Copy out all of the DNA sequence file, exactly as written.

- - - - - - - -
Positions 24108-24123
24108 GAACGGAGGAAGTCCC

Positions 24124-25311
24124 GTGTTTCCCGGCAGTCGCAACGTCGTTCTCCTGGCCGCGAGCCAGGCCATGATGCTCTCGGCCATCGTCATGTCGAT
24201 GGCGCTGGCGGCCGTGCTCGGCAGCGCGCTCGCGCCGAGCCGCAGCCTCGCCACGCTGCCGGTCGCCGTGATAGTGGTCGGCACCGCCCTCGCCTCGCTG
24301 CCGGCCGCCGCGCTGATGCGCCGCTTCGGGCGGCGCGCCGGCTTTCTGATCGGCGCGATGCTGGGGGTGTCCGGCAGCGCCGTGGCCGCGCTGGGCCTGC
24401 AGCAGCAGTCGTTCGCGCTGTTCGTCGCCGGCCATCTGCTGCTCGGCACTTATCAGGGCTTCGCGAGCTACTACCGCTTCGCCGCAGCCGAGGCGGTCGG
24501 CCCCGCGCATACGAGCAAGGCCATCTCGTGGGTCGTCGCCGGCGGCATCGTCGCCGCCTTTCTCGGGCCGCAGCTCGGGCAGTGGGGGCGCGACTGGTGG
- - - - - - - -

Positions 24108-24123
24108 GAACGGAGGAAGTCCC

Positions 24124-25311
24124 GTGTTTCCCGGCAGTCGCAACGTCGTTCTCCTGGCCGCGAGCCAGGCCATGATGCTCTCGGCCATCGTCATGTCGAT
24201 GGCGCTGGCGGCCGTGCTCGGCAGCGCGCTCGCGCCGAGCCGCAGCCTCGCCACGCTGCCGGTCGCCGTGATAGTGGTCGGCACCGCCCTCGCCTCGCTG
24301 CCGGCCGCCGCGCTGATGCGCCGCTTCGGGCGGCGCGCCGGCTTTCTGATCGGCGCGATGCTGGGGGTGTCCGGCAGCGCCGTGGCCGCGCTGGGCCTGC
24401 AGCAGCAGTCGTTCGCGCTGTTCGTCGCCGGCCATCTGCTGCTCGGCACTTATCAGGGCTTCGCGAGCTACTACCGCTTCGCCGCAGCCGAGGCGGTCGG
24501 CCCCGCGCATACGAGCAAGGCCATCTCGTGGGTCGTCGCCGGCGGCATCGTCGCCGCCTTTCTCGGGCCGCAGCTCGGGCAGTGGGGGCGCGACTGGTGG